You’ve been in the organization for 40 years and served as interim CEO for a few months. Once they pull that interim title off, does it change the way you operate?
It really doesn’t. We all as leaders … have core values and belief systems already established. When the organization is asking you to be interim, I don’t think they’re asking you to change your leadership style. I think they want you to come in as who you are as an authentic leader. My core values really are collaboration, trust, mutual respect and teams.
It’s important to understand what the organization needs. And if you become a leader that starts to transition and starts to act differently within the interim role, and maybe starts to react to other stakeholders in a different way and not being who you are and not staying true to your core values, then I think you lose a little bit of you as being an authentic leader.
Can you talk about the journey from starting in the laundry to being CEO and what key lessons you’ve learned along the way?
Laundry is just hard work. We had two individuals there who would come up in the bus. Each day they would show up and they’d work hard. So for me, that was the first lesson learned—showing up and working hard. And the next step would be that I got exposure to the clinical area.
We had, at that time, a three-bay burn unit. If anybody’s been in a burn unit, it can be very visceral. For me, coming into that environment as a 22-year-old really taught me about the importance of clinical work and the importance of what our providers are doing each day and what they’re committed to. Then I moved up into a laser institute, which then brought me into the academic world. It was multidisciplined. We did education, research and clinical. And that was important because it gave me a broader view of the academic world and the importance of the other missions.
If a leader is focused just (on) clinical and not recognizing the importance of research and education, I think there’s a lost opportunity. And then I moved up into administration and realized the weight and the importance and the need for clear communication.
My lessons learned over the whole tenure were about how important relationships are. I have a saying: “Never jeopardize a long-term relationship for short-term gain.”
Looking at the issue of relationships, there’s been increased tensions over the past 18 months between labor and management around issues of personal protective equipment, burnout and vaccine mandates. How can the industry get past this?
Let’s not use “labor.” Let’s just talk about teams. I think when you use “labor,” that immediately starts to have this division. What you have to realize is we’re a team. One, you need loyalty. If we’re not taking care of our teams prior to COVID, I can’t even imagine how that would be working through COVID because you have to be laser-focused on what’s important. And having our teams be able to take care of our patients is the No. 1 priority.
Two would be, what commitment do you have? You think about that fateful day of March 16, 2020, when we shut down all elective cases. What do you do with your employees? What do you do with the teams? We never laid anybody off. If they didn’t work, we supported them financially. We supported them with childcare. We supported them with additional incentives. We redeployed them. The loyalty that they provided us prior to coming into COVID, we needed to return that loyalty to say, “We’re going to protect you. You’re going to be OK.”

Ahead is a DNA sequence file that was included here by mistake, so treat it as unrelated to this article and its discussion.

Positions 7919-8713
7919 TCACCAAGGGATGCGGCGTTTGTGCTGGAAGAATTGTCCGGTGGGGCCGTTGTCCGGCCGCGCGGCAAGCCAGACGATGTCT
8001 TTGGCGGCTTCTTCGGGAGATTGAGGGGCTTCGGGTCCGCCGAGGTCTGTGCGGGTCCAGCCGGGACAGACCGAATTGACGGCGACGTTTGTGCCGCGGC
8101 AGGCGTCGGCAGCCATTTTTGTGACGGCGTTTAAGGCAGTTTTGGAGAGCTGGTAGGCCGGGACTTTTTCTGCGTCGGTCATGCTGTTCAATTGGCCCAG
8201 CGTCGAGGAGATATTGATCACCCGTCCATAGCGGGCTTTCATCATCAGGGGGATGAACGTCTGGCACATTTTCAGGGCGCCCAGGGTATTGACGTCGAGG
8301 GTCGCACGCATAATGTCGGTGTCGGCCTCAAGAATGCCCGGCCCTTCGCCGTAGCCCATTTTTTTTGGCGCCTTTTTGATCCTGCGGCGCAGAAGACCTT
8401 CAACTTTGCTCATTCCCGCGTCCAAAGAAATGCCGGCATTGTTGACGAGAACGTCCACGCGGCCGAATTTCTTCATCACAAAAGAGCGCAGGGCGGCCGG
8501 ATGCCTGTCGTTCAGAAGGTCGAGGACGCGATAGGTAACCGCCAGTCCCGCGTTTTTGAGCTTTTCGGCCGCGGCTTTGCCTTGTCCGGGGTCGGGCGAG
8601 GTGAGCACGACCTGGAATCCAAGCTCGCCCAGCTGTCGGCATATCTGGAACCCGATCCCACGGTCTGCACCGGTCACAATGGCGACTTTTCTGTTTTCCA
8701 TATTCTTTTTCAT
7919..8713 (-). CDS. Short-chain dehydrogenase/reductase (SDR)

As leaders, we equally participated with reducing salaries when necessary, and really it was an all-in deal. And we were very transparent. We had clear communication on a daily basis of what was happening.
We also needed to acknowledge how scary it is for the families. And innovation rose. Our teams really became extremely innovative. We had masks being produced off 3D printers.
I’ve never seen this in healthcare in my career, but we’re resilient, we’re adaptive and we’re innovative. And we have the leadership to get through this.
University of Utah Health was one of the first systems in the state to mandate vaccinations for employees. The Biden administration is extending its mandate for vaccinations. What advice do you have for systems that haven’t yet started down this road?
You have to first acknowledge it’s complicated. There are regions in the U.S. that have pressures that I think we can’t imagine. We first need to have empathy with leaders right now and understand that this is really hard.
We were the first (in the state) and, again, that was that core value. There was a risk that … our workforce would leave. They didn’t. You have to understand where our healthcare workers are right now and the pressure they are under is just enormous.
My advice is stay true, keep focused, keep your true north. Connect to the purpose that we’re all (in healthcare for). We cannot lose sight of that.
Utah, like so many other states is in the midst of another surge. How does that impact your ability to think strategically two, three or four years down the road?
I’ll break that into two points. One is we know what culture can do to strategy. You need to assess the culture—is a culture going to still be viable and receptive to strategy for the future.
Two is we all need to continue to be looking ahead. In a natural disaster, you typically would take a look at what’s going to happen in the next one, two, three days. And then you look at the week. We’ve been in this for 18 months. So you have to be looking at what’s going to happen in the next two to three to five years.
As leaders, we have to keep our eye on both, but the first and foremost priority is what is in front of us. But we absolutely need to be thinking through the next three to five years and what will be fundamentally important is what the culture is going to look like after COVID.